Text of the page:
Divided OC Board of Education Appoints Jorge Valdes To Fill Vacant Seat

By:Matthew Cunningham

The Orange County Board of Education appointed Tustin resident Jorge Valdes to fill a vacant board seat, after a long and awkward series of deadlocked votes that was unusual for the usually unified board members.

The vacancy was created by the July 1 resignation of Trustee Beckie Gomez, who was the target of a lawsuit alleging her serving simultaneously on the OCBE and the Tustin City Council violates state law against holding incompatible offices. Gomez disputed she was in violation, but resigned rather than shoulder what could have proved considerable legal expenses.

READ: Lawsuit Seeks To Force Tustin Councilmember Beckie Gomez Off The OC Board of Education

Gomez, a Democrat, often dissented from her four conservative, pro-school choice colleagues, especially when it came to approving charter school applications.

There were three applicants for the vacancy: Ceci Iglesias, a former member of the Santa Ana Unified School Board of Education and Santa Ana City Council; Jorge Valdes, an attorney who ran unsuccessfully for Tustin City Council in 2020; and Marlene Barba, a private citizen.

The views of all three candidates aligned with the conservative philosophy of the four OC Board of Education members, who strongly support charter schools, maximizing school choice, and opposing Critical Race Theory, gender ideology, pandemic school closures and mask mandates.

The appointment process itself was marked by nominations that failed to gain the necessary three votes for appointment.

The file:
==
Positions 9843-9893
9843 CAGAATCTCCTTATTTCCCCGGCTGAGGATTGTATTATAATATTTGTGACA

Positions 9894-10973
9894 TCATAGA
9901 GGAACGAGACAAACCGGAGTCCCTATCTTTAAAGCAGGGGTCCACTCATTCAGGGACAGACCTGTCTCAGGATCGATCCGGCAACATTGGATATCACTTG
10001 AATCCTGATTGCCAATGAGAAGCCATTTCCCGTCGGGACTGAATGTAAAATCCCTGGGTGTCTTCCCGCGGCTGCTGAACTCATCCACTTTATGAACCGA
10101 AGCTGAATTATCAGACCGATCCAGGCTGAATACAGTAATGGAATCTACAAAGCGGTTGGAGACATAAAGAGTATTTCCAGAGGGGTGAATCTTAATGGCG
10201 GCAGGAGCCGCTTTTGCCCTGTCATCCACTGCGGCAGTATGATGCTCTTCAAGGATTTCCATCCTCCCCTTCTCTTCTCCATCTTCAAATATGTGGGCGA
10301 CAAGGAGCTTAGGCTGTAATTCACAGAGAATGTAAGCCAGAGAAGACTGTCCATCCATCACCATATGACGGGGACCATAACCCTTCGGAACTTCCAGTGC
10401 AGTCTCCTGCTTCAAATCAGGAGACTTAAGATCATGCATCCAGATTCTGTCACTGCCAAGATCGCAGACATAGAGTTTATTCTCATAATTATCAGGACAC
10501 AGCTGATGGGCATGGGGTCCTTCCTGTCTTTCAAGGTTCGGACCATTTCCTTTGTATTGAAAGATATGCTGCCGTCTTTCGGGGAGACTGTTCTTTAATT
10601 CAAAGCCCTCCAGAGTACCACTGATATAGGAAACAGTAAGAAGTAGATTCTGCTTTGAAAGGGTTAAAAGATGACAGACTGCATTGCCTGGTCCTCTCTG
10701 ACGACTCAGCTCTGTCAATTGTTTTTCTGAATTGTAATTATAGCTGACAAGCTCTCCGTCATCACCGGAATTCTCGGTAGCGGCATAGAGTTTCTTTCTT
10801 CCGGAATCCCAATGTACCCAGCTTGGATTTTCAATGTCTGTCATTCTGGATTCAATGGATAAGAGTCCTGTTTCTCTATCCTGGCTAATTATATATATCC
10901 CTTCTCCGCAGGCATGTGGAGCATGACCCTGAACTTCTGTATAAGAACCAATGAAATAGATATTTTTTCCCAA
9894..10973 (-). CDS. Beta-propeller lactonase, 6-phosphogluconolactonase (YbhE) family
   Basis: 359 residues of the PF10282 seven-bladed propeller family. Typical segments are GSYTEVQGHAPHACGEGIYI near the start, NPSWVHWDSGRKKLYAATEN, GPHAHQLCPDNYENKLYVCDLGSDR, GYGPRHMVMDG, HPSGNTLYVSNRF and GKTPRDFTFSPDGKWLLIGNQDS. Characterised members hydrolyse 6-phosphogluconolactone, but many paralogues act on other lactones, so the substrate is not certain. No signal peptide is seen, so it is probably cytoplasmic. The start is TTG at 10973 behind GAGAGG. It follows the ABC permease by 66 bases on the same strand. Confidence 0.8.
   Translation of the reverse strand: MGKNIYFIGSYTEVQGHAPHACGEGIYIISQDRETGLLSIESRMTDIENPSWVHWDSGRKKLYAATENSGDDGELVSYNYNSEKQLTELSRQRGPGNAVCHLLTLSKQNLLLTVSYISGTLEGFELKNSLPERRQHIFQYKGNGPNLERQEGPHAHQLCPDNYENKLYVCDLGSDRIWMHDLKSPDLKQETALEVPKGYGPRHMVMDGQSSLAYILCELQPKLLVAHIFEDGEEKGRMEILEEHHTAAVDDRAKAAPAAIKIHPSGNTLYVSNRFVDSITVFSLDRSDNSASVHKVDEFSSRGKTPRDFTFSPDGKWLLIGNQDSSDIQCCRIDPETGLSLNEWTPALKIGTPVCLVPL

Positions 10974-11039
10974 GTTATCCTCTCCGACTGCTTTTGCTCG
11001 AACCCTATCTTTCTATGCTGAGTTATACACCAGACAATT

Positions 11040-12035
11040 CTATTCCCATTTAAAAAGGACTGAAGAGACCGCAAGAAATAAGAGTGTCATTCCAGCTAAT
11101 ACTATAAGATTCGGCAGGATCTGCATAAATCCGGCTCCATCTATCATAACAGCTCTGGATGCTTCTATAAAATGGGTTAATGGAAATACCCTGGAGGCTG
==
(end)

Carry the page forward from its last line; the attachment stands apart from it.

Trustee Ken Williams nominated Iglesias, and seconds later Trustee Tim Shaw nominated Valdes. Neither nomination was seconded, and both died.

Thereupon Williams nominated Iglesias, but did not receive a second.

Shaw then nominated Valdes again, and received a second from Trustee Lisa Sparks. However, Williams and Trustee Mari Barke abstained (Barke said she would abstain because one of the applicants, Iglesias, works for the conservative California Policy Center, for which Barke is a consultant).

It went round and round like this, with each failed nomination punctuated by awkward silences.

Shaw voted in turn for Valdes and Iglesias each time they were nominated, in hopes the board would eventually muster three votes for one or the other. Failure to fill the vacancy would force the OCBE to spend as much as $1.2 million on a special election.

“I voted for Ceci and Jorge, what, five times now?” Shaw finally opined in frustration. “I don’t know what else I can do.”

The logjam was finally broken when Barke swtiched from abstaining and joined Shaw and Sparks in voting for Valdes.

Sparks administered the oath of office to Valdes, who then took his seat on the dais.


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